“Who was conceived by the Holy Spirit…”
At the beginning of Luke’s gospel, the angel visits Mary and tells her that “The Holy Spirit will come upon you, and the power of the Most High will overshadow you” (Luke 1:35). This opening act of Jesus’ story is meant to remind us of another beginning: “In the beginning God created the heavens and the earth. Now the earth was formless and empty, darkness was over the surface of the deep, and the Spirit of God was hovering over the waters” (Genesis 1:1-2).
Creation occurs when the Spirit of God broods over the formless abyss, and brings forth life out of nothing. Elsewhere, the Old Testament writers speak of the divine Spirit or Breath as the source of creation: “When you send forth your spirit, they are created” (Psalm 104:30). When God forms Adam from the ground — as recorded in Genesis 2, during the Bible’s second account of creation — the man is, at first, a lifeless clay sculpture. But then God breathes spirit into this clay, and it becomes a living being (Genesis 2:7).
So when the Spirit broods over the womb of Mary, we see a picture of God’s creative work happening all over again. Jesus is brought into being by the creative breath of God’s Spirit. An early Christian pastor, Hippolytus, said that when working in the Virgin’s womb, God “recreated the first-formed Adam” (Hippolytus, Commentary on Daniel). The first Adam led the human race astray. But here is a new Adam; a new beginning for the human family; a new ancestor who will lead us into life and joy.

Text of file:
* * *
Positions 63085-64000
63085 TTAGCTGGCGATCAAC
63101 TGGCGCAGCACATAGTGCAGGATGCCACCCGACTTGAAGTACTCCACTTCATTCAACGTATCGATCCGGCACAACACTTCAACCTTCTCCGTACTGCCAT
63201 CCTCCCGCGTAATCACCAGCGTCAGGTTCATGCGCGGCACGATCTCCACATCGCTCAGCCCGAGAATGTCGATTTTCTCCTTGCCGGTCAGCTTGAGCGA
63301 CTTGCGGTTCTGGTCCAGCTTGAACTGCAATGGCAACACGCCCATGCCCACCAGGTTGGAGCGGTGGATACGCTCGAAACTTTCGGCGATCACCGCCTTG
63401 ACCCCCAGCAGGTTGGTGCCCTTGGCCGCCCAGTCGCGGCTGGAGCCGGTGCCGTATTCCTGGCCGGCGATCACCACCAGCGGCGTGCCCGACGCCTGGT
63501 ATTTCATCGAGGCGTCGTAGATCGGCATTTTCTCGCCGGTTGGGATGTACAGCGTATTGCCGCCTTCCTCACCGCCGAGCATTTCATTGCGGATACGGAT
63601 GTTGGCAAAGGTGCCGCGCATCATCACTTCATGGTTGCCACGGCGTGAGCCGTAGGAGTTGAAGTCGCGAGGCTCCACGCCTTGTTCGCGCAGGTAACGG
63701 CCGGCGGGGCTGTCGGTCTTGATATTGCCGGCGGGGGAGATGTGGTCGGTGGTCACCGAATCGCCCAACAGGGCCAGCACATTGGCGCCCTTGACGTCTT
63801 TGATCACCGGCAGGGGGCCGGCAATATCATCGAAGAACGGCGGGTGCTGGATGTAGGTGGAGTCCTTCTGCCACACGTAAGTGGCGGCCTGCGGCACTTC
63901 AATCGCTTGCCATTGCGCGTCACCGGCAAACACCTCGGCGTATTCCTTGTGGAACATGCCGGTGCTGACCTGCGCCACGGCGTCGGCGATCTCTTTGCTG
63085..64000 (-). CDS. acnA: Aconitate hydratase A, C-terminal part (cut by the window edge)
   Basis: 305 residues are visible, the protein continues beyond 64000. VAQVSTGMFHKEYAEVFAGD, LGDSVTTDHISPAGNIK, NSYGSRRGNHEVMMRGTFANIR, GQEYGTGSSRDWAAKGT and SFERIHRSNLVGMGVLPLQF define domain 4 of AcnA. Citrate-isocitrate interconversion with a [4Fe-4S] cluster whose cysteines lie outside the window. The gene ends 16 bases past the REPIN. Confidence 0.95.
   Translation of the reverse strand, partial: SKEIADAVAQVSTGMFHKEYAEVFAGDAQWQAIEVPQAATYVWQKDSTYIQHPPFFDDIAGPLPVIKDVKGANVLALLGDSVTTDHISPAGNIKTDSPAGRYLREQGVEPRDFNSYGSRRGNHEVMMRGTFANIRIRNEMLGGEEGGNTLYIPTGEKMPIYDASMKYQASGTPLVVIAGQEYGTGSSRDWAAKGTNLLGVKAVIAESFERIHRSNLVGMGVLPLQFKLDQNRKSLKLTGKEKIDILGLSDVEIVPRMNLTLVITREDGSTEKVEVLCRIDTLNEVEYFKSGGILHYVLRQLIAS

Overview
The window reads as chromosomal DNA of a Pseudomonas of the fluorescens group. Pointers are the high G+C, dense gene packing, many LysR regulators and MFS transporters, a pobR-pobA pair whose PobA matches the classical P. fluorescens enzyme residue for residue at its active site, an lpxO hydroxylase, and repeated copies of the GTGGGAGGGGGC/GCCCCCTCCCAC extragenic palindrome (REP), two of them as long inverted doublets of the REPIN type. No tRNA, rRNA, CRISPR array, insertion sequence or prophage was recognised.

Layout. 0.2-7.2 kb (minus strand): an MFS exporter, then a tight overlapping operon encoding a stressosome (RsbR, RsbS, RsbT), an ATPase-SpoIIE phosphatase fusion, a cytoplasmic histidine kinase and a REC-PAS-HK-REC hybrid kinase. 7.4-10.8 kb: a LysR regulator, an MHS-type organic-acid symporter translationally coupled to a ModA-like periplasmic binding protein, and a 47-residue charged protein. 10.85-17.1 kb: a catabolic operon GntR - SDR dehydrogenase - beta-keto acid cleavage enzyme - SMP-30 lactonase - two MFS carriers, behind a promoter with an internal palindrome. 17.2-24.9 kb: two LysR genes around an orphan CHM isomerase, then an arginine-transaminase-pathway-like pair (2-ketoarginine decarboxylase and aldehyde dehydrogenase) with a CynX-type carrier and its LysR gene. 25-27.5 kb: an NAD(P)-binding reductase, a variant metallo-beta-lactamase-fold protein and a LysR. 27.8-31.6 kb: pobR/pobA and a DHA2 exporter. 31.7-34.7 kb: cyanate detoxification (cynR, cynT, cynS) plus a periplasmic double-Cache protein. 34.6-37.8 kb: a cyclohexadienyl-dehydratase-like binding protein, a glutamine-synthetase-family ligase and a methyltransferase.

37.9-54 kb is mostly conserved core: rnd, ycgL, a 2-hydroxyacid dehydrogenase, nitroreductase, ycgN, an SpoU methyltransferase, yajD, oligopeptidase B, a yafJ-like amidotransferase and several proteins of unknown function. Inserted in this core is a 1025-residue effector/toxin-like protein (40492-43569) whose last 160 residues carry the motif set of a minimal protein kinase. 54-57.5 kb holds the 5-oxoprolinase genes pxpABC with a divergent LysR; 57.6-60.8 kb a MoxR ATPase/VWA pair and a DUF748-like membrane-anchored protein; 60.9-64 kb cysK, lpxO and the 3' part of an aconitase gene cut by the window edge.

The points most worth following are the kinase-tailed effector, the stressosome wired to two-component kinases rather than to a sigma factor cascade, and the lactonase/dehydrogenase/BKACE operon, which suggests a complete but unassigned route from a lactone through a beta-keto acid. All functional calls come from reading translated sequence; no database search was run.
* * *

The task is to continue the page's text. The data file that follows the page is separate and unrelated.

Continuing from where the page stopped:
Right from the start, then, Jesus’ life is drawn directly from the source of God’s own creative energy. Even in his mother’s womb, Jesus is permeated by the Spirit.
In Luke’s Gospel, the same Spirit that brooded over Mary’s womb is always flashing out and touching the lives of those who come into contact with Jesus. When Mary greets her cousin Elizabeth, the baby in the latter’s womb leaps for joy. Elizabeth also is filled with the Holy Spirit (Luke 1:41).
It is the same Spirit who flashes out when the woman with the flow of blood touches the hem of Jesus’ clothes and is instantly healed (“I know that power has gone out from Me,” Jesus says — Luke 8:43-48). It is the same Spirit who, when Jesus lies dead in the tomb, breathes life into his body so that death is burned up and consumed and the grave is emptied (Luke 24). And it is the same Spirit that flashes out on the day of Pentecost, so that tongues of fire descend upon the first Christians (Acts 2). The same Spirit that has continued to transform the lifeless rabble of frightened followers into fearless witnesses of the resurrection.
Jesus is the bearer of the Spirit. Jesus is the sender of the Spirit (see John 15:26-16:15). In Jesus, the Spirit creates a new beginning for the whole human race. That is what the church proclaims in the concise but astonishing words of the Apostles’ Creed: “Conceived by the Holy Spirit.”
Ben Myers is Lecturer in Systematic Theology at United Theological College
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